John McAllion, a former Labour MP and MSP for the Dundee East constituency, warned attendees of yesterday’s Scottish Socialist Voice forum in Edinburgh that Scottish Government proposals to establish a constitutional convention in the event of independence lack “any kind of detail”.
McAllion, now a member of the Scottish Socialist Party, was one of six panellists at yesterday’s event, which gave left-wing figures in the independence movement an opportunity to respond to Scotland’s Future, a Scottish Government document that lays out the case for independence and the means through which Scotland would become independent.
He spoke at some length about the “unwritten and infinitely flexible nature of the British constitution”, which he said was designed to entrench “a political elite consisting of politicians, judges, generals, admirals, press barons, business supremos, and Oxbridge graduates”.
And he said voting Yes in next year’s referendum would enable Scotland to escape “the political and constitutional prison which that elite has trapped working class people on this island in for more than three hundred years”.
The tenth chapter of Scotland’s Future says legislation in the transitional period between the referendum in 2014 and the Scottish Parliament elections in 2016 would “place on the Scottish Parliament a duty to establish a constitutional convention to prepare the written constitution”.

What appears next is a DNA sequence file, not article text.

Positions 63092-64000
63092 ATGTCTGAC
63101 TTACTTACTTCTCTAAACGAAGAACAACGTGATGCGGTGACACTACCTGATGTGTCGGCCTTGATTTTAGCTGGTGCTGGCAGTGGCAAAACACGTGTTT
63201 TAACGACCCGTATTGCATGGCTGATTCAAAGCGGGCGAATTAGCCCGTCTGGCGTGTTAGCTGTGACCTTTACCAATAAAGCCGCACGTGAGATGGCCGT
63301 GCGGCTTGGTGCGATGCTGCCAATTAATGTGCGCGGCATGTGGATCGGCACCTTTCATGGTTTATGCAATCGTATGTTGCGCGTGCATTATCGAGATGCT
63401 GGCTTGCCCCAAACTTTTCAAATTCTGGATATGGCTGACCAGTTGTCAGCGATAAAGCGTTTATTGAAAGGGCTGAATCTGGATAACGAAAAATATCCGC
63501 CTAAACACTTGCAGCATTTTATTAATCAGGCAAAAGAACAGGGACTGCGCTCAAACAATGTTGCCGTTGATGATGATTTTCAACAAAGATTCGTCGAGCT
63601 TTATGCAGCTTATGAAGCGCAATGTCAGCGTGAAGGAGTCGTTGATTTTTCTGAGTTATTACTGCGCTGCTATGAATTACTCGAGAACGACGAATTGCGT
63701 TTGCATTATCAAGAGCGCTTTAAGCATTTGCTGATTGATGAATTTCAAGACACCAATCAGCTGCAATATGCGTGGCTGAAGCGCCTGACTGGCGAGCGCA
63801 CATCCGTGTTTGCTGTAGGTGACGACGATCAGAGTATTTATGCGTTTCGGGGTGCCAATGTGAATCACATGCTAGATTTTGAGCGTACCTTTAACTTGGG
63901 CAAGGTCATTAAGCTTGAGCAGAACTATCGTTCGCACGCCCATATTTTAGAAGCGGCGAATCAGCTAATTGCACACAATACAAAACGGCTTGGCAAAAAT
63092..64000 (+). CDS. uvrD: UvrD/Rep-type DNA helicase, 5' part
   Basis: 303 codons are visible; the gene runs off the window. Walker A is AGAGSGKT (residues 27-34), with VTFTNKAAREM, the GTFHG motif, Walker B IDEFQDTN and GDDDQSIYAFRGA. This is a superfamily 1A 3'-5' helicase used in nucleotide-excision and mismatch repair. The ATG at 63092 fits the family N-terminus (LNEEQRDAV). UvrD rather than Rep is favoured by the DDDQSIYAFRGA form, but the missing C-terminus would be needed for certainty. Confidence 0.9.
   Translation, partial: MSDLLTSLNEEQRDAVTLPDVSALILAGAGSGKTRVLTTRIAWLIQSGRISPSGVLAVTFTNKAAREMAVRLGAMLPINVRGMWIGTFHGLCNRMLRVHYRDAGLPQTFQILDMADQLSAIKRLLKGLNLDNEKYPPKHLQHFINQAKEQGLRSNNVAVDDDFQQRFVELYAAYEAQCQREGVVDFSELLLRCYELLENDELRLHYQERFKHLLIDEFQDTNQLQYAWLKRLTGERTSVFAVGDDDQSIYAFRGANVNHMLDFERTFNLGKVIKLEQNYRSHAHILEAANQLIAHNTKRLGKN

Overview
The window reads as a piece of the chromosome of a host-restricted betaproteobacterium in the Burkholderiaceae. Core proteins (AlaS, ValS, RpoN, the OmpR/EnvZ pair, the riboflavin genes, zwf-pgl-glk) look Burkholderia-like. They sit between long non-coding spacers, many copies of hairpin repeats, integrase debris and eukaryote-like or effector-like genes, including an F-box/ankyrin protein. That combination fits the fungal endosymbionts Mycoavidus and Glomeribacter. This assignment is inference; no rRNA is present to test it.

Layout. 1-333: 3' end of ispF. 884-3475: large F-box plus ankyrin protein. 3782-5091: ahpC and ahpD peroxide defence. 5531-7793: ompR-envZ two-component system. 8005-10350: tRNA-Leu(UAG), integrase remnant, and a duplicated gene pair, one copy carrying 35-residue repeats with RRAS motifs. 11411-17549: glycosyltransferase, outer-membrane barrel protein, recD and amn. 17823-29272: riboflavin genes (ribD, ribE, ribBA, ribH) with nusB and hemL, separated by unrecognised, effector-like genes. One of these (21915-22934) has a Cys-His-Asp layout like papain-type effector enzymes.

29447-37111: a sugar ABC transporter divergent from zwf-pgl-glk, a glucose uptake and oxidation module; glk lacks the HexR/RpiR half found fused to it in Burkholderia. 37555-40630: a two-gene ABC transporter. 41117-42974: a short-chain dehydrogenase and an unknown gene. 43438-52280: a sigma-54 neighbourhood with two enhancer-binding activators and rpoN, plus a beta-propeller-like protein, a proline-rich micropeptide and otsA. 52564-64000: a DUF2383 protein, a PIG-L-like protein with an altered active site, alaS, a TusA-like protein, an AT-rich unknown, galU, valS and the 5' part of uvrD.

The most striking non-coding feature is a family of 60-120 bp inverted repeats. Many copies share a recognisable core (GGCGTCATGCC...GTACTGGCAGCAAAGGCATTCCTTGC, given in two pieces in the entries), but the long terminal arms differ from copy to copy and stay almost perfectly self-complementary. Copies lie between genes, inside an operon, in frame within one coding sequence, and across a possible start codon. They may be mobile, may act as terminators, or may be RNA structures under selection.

But McAllion said: “[Scotland’s Future] doesn’t spell out in any kind of detail how that constitutional convention will be put together, other than leaving it to the first independent Scottish Parliament to come forward with proposals. That causes me problems.
“I was a member of the last Scottish Constitutional Convention, which was set up to deliver the blueprint for the devolved Scottish Parliament, and that Scottish Constitutional Convention claimed at the time that it was open, inclusive, and broadly-based, but in fact it was none of those things. It was self-appointed, it was elitist, and it was ultimately unrepresentative because it consisted of politicians from some, but not all, of the political parties and some, but not all, civil society actors.”
He added: “If that is what is planned by the Scottish Government, to have that kind of constitutional convention draw up plans for a new written constitution, then we’re all deeply, deeply in trouble. […] So we need to be thinking now about the kind of constitutional convention that we would like to see.”
Though he said he did not yet have a personal preference, McAllion suggested there could be a directly-elected convention or something similar to a citizens’ assembly, and that activists must have a “quick debate” on the matter before the 2016 election.
He finished his discourse on the constitution by saying: “We have lived in a so-called democracy for more than a hundred years where the people aren’t sovereign. We could live in a democracy where people really are sovereign and that would be a prize worth winning.”